Dash-cams on the increase due to safety fears


  • 17% of UK drivers use dash-cams, while a further 30% plan to use one in the near future
  • 19 million UK motorists could be using dash-cams within the next year
  • ‘Crash for cash’ is a concern for a third of dash-cam users / those planning to use


Dash-cam usage could be set to increase, as a growing number of UK motorists seek recorded proof of incidents on the road.

A study of 2,134 UK motorists carried out by UK insurer Aviva found that almost one in five of drivers currently use a dash-cam, while a further 30% of motorists plan to use one in the near future.

Of the people planning to invest in a dash-cam, the vast majority (84%) expect to do so within the next year. This suggests that four in 10 drivers – equivalent to more than 19 million* motorists – could be using dash-cams on UK roads in the next 12 months.

Safety is a key consideration for many people who use or plan to use dash-cams, with four out of 10 drivers saying they simply ‘feel safer’ when using one.

The most common motive for using a dash-cam is a desire for proof of any incidents on the roads. Drivers are worried about fraudulent motor claims such as ‘crash for cash’. This concern is not without foundation as Aviva is currently investigating more than 16,000 suspicious bodily injury claims and declined one in 10 whiplash claims for proven or suspected fraud in 2016.


What is a dash cam?

A dash cam is a small camera that can be mounted on the windscreen or dashboard of your car. The camera records any activity going on in front of the driver, and some cameras also record what’s going on inside their car or behind them. Footage can be used as evidence in car insurance claims if there’s an incident.


How does a dash cam work?

It works by recording what’s going on around your car while you’re out driving. You mount it where you want it to capture footage, which can be powered by plugging it into the cigarette lighter socket or direct into the fuse box. When you turn on the ignition, the device begins recording continuously (depending on camera model) – storing the footage onto an SD memory card.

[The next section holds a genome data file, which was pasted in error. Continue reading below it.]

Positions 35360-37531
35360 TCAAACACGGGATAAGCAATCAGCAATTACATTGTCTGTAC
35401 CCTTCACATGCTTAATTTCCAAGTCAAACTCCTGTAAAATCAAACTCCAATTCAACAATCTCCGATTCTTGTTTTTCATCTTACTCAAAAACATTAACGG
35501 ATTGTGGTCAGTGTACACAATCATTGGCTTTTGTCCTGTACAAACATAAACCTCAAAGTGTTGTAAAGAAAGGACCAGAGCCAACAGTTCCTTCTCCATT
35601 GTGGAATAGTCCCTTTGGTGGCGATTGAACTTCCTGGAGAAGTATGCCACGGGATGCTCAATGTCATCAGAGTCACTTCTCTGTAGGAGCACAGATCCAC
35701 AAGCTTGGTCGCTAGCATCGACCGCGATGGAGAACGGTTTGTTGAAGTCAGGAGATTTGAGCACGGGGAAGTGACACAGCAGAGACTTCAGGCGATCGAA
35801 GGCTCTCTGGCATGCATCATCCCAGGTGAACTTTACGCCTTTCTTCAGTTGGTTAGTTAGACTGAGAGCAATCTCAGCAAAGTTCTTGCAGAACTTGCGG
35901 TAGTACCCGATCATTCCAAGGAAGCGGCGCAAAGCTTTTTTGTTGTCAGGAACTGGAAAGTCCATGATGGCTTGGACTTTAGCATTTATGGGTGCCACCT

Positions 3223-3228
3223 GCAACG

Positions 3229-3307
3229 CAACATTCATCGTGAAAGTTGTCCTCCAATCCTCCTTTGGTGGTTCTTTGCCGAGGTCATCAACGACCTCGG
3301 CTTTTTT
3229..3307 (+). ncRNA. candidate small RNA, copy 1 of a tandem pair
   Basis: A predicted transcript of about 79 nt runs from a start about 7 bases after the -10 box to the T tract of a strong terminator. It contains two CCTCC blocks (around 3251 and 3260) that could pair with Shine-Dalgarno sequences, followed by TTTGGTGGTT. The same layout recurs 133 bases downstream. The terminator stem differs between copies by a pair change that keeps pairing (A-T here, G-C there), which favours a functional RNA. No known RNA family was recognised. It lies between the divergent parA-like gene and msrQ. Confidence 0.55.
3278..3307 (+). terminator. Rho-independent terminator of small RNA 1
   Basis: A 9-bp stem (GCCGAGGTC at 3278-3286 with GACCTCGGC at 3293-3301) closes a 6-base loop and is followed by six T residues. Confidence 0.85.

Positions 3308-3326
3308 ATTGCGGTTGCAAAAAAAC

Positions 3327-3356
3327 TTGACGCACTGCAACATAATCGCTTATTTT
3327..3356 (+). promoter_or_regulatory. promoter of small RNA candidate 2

Why should I get a dash cam?

  • Footage for insurance claims. Clear dash cam footage can be used as evidence during an investigation into a car insurance claim. Its beneficial to quickly establish true culpability to speed up any claims process.
  • Evidence to tackle crime. Insurance aside, it can also help tackle crash-for-cash scams – benefitting other motorists as well. Video evidence can help if there’s theft and vandalism near your home, or even be used by police to convict other motorists.
  • Improves driving skills. The presence of a dash cam in your vehicle may subtly encourage you to drive safer – as you know it’s there recording your every decision while on the road. Other motorists may also be encouraged to take it easy on the roads as they know they’re also being recorded.


What dash cam options are there?

There are four key types of dash cams you can purchase depending on what you’d like to get out of it. We’ve put together what the choices are and their capabilities:

  • Front view camera

A single-lens dash cam is the most basic option, which either sits on your dashboard or can be stuck on your windscreen. All is required from you is to set it up in the ideal location then it’s ready to go, and it can be plugged into your cigarette lighter socket or hard-wired in, and includes simple removable storage – such as SD cards. For those not wanting to spend too much, this is the most affordable option.


  • Advanced dash cam

This is your single-lens dash cam with additional features. Depending on what you want to get out of your new dash cam, there’s several features that you can choose from that include: audio recording, GSP logging, speed sensors, accelerometers and uninterruptable power supplies.


  • Dual, front and rear dash cams

You have the front of your car covered, but what about the rear? Having a dash cam both at the front and rear of your car will mean you’re fully covered if you were to have an incident on the road. Dual dash cams are where the camera on the dashboard looks at both the exterior and interior of your car; a dual camera is also useful for keeping your car secure.


  • Mobile phone camera

Alternatively, you can turn your mobile phone into a dash cam while you’re driving. There’s an array of mobile apps that are free or require a small fee – all you’d need to get for it is: a phone stand to sit on and a charger (so your battery doesn’t run while out on the road).


Will you be one of the third of UK drivers planning on using a dash cam in the near future?